London Drawing took a residency at the Tate Modern, with the lofty aim of reinventing life drawing. Events held at the gallery took the traditionally static discipline and turned it into something more dynamic: workshops in which attendees used methods and materials inspired by the art and artists on display, with classes using music, props and performance to bridge the gap between attendee and exhibit.
"The workshops encouraged direct engagement, insight and understanding of the collections on display," says co-director Anne Noble-Partridge. "We ripped up the life-drawing rulebook and rewrote it in our own way."
Drawing events with music and performers are common now, but were unique at the time of the residency, which was between 2006 and 2011. London Drawing continues to experiment with its classes, while also being committed to teaching the basics to artists of all levels.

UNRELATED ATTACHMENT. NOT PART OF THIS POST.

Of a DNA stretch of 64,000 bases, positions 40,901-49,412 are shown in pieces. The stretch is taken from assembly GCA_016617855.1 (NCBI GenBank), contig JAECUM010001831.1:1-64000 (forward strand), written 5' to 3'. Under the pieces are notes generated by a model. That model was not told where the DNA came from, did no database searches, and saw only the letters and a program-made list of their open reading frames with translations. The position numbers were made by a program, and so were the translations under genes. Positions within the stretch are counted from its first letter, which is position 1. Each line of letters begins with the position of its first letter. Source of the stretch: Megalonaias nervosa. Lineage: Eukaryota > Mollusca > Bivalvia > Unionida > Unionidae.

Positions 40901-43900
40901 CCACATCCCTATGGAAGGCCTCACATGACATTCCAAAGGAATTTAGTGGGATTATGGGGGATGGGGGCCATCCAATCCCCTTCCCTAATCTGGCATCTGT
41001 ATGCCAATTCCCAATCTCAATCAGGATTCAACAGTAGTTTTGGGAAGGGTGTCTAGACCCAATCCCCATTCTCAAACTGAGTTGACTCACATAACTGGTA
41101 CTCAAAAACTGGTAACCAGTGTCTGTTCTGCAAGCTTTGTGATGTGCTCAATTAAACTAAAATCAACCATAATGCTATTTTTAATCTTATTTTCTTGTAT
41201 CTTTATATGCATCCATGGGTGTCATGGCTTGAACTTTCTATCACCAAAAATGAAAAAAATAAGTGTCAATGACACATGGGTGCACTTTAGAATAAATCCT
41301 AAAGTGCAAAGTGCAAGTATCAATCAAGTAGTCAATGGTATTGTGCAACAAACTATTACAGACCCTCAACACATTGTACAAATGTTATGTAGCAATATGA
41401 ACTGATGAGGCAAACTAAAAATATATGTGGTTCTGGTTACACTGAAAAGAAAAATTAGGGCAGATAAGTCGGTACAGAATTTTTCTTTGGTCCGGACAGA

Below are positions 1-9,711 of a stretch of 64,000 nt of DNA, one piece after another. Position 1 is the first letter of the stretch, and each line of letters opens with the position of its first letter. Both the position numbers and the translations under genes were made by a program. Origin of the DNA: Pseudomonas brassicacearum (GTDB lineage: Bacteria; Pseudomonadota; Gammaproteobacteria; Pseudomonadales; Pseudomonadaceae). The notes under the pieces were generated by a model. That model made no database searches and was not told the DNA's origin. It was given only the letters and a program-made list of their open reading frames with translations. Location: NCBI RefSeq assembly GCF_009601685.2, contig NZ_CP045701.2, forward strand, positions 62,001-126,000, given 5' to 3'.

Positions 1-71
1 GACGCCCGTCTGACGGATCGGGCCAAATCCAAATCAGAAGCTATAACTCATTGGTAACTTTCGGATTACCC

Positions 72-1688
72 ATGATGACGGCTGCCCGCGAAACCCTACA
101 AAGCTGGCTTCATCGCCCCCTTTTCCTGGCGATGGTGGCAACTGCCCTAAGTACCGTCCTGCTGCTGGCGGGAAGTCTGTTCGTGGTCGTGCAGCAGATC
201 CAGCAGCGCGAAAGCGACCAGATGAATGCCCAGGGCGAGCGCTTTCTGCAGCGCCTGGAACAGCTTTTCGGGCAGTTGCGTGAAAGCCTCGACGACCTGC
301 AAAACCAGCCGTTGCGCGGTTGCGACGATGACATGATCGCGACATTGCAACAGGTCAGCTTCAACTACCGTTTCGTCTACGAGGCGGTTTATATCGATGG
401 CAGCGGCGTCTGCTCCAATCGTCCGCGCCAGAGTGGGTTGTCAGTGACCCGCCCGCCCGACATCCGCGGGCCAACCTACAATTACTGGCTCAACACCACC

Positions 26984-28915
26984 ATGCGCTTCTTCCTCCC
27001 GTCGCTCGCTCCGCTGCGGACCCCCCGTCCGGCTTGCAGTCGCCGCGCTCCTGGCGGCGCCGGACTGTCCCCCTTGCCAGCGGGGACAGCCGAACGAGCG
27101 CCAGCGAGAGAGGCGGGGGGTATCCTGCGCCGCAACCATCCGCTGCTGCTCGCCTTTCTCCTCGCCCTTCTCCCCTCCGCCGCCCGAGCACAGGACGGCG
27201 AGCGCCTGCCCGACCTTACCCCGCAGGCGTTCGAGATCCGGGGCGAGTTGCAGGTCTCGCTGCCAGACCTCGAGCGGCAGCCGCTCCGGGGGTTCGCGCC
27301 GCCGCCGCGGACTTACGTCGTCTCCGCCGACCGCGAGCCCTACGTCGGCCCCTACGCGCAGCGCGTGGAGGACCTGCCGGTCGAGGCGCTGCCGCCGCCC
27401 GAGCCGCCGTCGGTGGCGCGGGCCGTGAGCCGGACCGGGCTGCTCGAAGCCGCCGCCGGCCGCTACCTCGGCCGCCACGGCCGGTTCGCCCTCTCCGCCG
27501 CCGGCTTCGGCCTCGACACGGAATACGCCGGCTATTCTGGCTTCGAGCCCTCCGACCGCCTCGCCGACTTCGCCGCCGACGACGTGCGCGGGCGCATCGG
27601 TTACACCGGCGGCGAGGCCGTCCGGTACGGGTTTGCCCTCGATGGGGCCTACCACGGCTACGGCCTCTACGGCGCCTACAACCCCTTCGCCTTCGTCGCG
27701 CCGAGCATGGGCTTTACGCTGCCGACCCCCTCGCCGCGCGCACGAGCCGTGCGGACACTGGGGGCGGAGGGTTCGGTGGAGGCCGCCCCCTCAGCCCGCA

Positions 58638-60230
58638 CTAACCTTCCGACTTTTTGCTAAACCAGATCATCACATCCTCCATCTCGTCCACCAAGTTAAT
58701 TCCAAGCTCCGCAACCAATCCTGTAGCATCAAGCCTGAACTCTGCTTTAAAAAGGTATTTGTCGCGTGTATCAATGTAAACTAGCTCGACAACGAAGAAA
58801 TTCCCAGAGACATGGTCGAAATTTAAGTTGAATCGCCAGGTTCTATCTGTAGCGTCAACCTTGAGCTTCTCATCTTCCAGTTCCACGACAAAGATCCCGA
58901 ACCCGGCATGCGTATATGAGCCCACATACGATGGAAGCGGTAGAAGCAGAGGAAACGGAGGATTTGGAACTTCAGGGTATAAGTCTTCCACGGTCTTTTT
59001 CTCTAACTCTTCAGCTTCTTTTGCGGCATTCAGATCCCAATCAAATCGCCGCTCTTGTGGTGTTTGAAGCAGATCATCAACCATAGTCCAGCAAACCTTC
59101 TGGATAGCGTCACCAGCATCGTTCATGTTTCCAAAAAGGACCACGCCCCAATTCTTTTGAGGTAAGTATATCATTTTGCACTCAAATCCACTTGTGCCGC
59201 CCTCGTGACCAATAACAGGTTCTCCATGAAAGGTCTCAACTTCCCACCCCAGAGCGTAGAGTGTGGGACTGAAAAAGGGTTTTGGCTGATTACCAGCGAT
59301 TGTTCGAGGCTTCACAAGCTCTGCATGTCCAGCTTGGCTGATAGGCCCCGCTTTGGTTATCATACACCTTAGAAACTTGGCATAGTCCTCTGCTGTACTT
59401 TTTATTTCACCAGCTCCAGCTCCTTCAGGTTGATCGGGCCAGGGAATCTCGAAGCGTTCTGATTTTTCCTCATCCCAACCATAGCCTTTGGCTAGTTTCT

The organisation offers life drawing, life painting and still life, among others, each tailored to the abilities of attendees. Classes give technical advice and demonstrations in key areas such as perspective, anatomy, colour and line. Drawing Theatre showcases London Drawing's more experimental side.
"The basic premise is to distil theatre down to interesting and immersive scenes," explains Anne, "then draw them. It also breaks down the barrier between passive audience and performer. The performer becomes a conduit through which to explore ideas, concepts and materials – rewriting the traditional concept of working from the life model."
Anne says they're in talks with English National Opera, planning new events at unique locations. "The Drawing Theatre involves the audience in an immersive experience, where they are a participant in the creative process. This encourages engagement and genuine creativity."
London Drawing (opens in new tab) is a collaboration between professional artists, tutors and performers.
This article originally appeared in ImagineFX (opens in new tab) magazine issue 117.
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